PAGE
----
By clicking submit I agree to be contacted by Frank Leo via call, email, and text. To opt-out, you can reply 'stop' at any time or click the unsubscribe link in the emails. Message and data rates may apply. Privacy Policy

    Since January, around 100 trees from the North Cowichan Municipal Forest Reserve have been poached. The increase in timber theft has forced the municipality of North Cowichan, B.C. to gather and deploy more patrol sites. Some of the trees being taken are Douglas fir and Western red cedars. Officials and Local residents believe the rise in lumber prices is related to the increase in theft.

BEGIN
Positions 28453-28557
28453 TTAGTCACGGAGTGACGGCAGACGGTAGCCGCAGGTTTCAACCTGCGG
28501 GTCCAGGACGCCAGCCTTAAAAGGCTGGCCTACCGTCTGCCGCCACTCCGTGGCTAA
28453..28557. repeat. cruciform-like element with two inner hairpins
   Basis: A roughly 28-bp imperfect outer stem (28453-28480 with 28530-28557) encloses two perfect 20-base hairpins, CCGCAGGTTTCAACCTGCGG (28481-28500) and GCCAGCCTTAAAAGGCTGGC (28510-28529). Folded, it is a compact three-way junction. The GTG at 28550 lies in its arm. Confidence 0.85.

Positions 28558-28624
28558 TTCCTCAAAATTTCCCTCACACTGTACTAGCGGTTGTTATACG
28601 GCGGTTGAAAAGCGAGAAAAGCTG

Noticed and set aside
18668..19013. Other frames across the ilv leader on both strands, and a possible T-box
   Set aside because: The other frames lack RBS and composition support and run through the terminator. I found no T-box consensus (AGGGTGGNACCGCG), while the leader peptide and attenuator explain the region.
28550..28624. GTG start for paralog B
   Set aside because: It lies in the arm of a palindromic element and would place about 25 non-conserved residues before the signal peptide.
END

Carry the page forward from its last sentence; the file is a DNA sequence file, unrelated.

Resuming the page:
The reserve is located 70 kilometers from Vancouver Island and is owned by the municipality. The forest is 5,000-hectares and is part of the coastal Douglas fir ecosystem, which is endangered due to logging practices. 

    Larry Pynn a resident in North Cowichan noticed the missing trees and “immediately thought that this had to be the work of a poacher”. He came to this conclusion because there was poorly cut wood left around the stump as well as ATV tracks.

    For more information on the source click HERE